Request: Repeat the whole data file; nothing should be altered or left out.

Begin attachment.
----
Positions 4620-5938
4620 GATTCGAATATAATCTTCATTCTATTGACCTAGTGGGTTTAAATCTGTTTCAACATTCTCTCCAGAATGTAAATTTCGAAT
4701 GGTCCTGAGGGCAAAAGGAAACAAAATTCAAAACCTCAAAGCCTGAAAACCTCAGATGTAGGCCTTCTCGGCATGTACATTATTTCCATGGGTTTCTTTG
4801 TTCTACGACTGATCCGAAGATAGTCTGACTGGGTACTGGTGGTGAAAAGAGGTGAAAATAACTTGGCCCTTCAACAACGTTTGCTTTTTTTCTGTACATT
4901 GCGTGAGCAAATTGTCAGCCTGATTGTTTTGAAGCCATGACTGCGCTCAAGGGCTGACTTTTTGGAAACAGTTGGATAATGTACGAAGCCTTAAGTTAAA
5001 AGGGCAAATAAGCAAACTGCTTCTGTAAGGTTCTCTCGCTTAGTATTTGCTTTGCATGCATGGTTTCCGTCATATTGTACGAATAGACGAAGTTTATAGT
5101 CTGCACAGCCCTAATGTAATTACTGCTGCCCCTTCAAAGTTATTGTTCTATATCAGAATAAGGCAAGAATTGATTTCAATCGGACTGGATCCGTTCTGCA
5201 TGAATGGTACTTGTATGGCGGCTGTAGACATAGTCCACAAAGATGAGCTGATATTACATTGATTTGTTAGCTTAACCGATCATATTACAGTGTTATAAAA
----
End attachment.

Positions 4620-5938
4620 GATTCGAATATAATCTTCATTCTATTGACCTAGTGGGTTTAAATCTGTTTCAACATTCTCTCCAGAATGTAAATTTCGAAT
4701 GGTCCTGAGGGCAAAAGGAAACAAAATTCAAAACCTCAAAGCCTGAAAACCTCAGATGTAGGCCTTCTCGGCATGTACATTATTTCCATGGGTTTCTTTG
4801 TTCTACGACTGATCCGAAGATAGTCTGACTGGGTACTGGTGGTGAAAAGAGGTGAAAATAACTTGGCCCTTCAACAACGTTTGCTTTTTTTCTGTACATT
4901 GCGTGAGCAAATTGTCAGCCTGATTGTTTTGAAGCCATGACTGCGCTCAAGGGCTGACTTTTTGGAAACAGTTGGATAATGTACGAAGCCTTAAGTTAAA
5001 AGGGCAAATAAGCAAACTGCTTCTGTAAGGTTCTCTCGCTTAGTATTTGCTTTGCATGCATGGTTTCCGTCATATTGTACGAATAGACGAAGTTTATAGT
5101 CTGCACAGCCCTAATGTAATTACTGCTGCCCCTTCAAAGTTATTGTTCTATATCAGAATAAGGCAAGAATTGATTTCAATCGGACTGGATCCGTTCTGCA
5201 TGAATGGTACTTGTATGGCGGCTGTAGACATAGTCCACAAAGATGAGCTGATATTACATTGATTTGTTAGCTTAACCGATCATATTACAGTGTTATAAAA